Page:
171. How Important Is Your Spiritual Life?
  172. Do You Believe That Everything Happens for a Reason?
  173. Can You Be Good Without God?
  174. Are You Less Religious Than Your Parents?
  175. Can You Pass a Basic Religion Test?
  176. What Can You Learn From Other Religions?

  177. Role Models

  178. Who Is Your Role Model?
  179. Who Are Your Heroes?
  180. Who Inspires You?
  181. What’s the Best Advice You’ve Gotten?
  182. Who Outside Your Family Has Made a Difference in Your Life?
  183. If You Had Your Own Talk Show, Whom Would You Want to Interview?
  184. To Whom, or What, Would You Like to Write a Thank-You Note?
  185. What Leader Would You Invite to Speak at Your School?
  186. What Six People, Living or Dead, Would You Invite to Dinner?

  187. Technology and Video Games

  188. Are You Distracted by Technology?
  189. Do You Always Have Your Phone or Tablet at Your Side?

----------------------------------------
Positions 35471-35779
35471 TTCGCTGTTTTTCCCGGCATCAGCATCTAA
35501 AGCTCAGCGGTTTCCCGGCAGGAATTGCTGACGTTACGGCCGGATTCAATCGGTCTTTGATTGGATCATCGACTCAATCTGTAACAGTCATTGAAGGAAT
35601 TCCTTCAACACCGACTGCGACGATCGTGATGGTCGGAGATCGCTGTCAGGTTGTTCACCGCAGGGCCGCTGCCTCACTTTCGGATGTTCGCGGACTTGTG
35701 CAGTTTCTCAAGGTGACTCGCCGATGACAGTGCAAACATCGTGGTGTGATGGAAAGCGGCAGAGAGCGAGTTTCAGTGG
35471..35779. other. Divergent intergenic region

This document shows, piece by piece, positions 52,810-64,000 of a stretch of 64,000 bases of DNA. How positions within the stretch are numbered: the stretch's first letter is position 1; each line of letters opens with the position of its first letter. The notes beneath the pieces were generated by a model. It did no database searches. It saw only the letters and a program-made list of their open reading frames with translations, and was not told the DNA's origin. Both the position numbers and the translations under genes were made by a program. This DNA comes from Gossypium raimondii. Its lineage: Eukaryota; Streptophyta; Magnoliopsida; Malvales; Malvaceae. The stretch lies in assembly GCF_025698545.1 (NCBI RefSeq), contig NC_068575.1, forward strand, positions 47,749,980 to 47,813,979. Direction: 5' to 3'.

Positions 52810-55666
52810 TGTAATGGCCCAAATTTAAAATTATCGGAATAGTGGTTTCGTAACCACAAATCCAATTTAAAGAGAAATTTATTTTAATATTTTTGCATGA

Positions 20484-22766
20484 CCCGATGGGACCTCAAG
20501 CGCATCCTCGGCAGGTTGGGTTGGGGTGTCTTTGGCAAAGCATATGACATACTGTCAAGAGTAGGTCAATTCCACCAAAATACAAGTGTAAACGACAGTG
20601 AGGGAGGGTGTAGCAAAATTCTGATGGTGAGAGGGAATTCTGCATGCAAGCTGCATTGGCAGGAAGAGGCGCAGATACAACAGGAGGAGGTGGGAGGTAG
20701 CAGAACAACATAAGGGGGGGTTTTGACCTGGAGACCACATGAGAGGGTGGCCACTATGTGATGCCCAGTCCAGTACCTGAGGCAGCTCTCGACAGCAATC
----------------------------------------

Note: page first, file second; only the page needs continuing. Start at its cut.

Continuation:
190. What Tech Tools Play the Biggest Role in Your Life?
  191. What New Technologies or Tech Toys Are You Most Excited About?
  192. To What Piece of Technology Would You Write a ‘Love Letter’?
  193. Does Your Digital Life Have Side Effects?
  194. Do Apps Help You or Just Waste Your Time?
  195. Do You Spend Too Much Time on Smart Phones Playing ‘Stupid Games’?
  196. When Do You Choose Making a Phone Call Over Sending a Text?
  197. Do You Know How to Code? Would You Like to Learn?
  198. Whom Would You Share Your Passwords With?
  199. What Are Your Favorite Video Games?
  200. What Have You Learned Playing Video Games?
  201. Do You Play Violent Video Games?
  202. When Should You Feel Guilty for Killing Zombies?
  203. Who Are Your Opponents in Online Gaming?
  204. Do You Like Watching Other People Play Video Games?

  205. The Internet

  206. How Careful Are You Online?
  207. Do You Ever Seek Advice on the Internet?
  208. How Do You Know if What You Read Online Is True?
  209. How Much Do You Trust Online Reviews?
  210. How Do You Use Wikipedia?
  211. What Are Your Favorite Internet Spoofs?
  212. What Are Your Favorite Viral Videos?
  213. What Would You Teach the World in an Online Video?
  214. What Are Your Experiences With Internet-Based Urban Legends?
  215. What Story Does Your Personal Data Tell?
  216. Do You Worry About the Lack of Anonymity in the Digital Age?